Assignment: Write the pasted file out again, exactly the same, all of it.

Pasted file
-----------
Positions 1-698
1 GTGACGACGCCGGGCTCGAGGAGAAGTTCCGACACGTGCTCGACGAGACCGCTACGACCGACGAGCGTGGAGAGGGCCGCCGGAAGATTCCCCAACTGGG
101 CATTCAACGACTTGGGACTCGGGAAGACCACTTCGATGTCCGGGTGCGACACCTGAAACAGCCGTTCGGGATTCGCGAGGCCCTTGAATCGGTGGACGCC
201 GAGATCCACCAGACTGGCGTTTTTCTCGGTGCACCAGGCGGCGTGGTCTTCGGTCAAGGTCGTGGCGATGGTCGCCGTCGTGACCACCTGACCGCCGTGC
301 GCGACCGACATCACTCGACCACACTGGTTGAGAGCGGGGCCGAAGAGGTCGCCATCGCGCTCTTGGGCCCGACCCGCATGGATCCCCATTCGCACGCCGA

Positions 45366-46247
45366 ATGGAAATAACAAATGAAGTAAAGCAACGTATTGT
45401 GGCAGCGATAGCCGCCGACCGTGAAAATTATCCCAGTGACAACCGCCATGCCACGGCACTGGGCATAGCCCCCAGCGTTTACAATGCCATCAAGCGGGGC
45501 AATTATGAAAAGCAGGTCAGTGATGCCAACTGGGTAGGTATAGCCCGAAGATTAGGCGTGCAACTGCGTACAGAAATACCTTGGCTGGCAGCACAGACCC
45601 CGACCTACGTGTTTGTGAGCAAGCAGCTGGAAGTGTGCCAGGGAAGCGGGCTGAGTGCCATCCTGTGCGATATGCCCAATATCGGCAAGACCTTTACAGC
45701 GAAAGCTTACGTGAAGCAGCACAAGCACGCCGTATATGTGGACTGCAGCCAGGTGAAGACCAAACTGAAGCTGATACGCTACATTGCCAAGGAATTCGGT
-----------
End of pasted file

Positions 1-698
1 GTGACGACGCCGGGCTCGAGGAGAAGTTCCGACACGTGCTCGACGAGACCGCTACGACCGACGAGCGTGGAGAGGGCCGCCGGAAGATTCCCCAACTGGG
101 CATTCAACGACTTGGGACTCGGGAAGACCACTTCGATGTCCGGGTGCGACACCTGAAACAGCCGTTCGGGATTCGCGAGGCCCTTGAATCGGTGGACGCC
201 GAGATCCACCAGACTGGCGTTTTTCTCGGTGCACCAGGCGGCGTGGTCTTCGGTCAAGGTCGTGGCGATGGTCGCCGTCGTGACCACCTGACCGCCGTGC
301 GCGACCGACATCACTCGACCACACTGGTTGAGAGCGGGGCCGAAGAGGTCGCCATCGCGCTCTTGGGCCCGACCCGCATGGATCCCCATTCGCACGCCGA

Positions 45366-46247
45366 ATGGAAATAACAAATGAAGTAAAGCAACGTATTGT
45401 GGCAGCGATAGCCGCCGACCGTGAAAATTATCCCAGTGACAACCGCCATGCCACGGCACTGGGCATAGCCCCCAGCGTTTACAATGCCATCAAGCGGGGC
45501 AATTATGAAAAGCAGGTCAGTGATGCCAACTGGGTAGGTATAGCCCGAAGATTAGGCGTGCAACTGCGTACAGAAATACCTTGGCTGGCAGCACAGACCC
45601 CGACCTACGTGTTTGTGAGCAAGCAGCTGGAAGTGTGCCAGGGAAGCGGGCTGAGTGCCATCCTGTGCGATATGCCCAATATCGGCAAGACCTTTACAGC
45701 GAAAGCTTACGTGAAGCAGCACAAGCACGCCGTATATGTGGACTGCAGCCAGGTGAAGACCAAACTGAAGCTGATACGCTACATTGCCAAGGAATTCGGT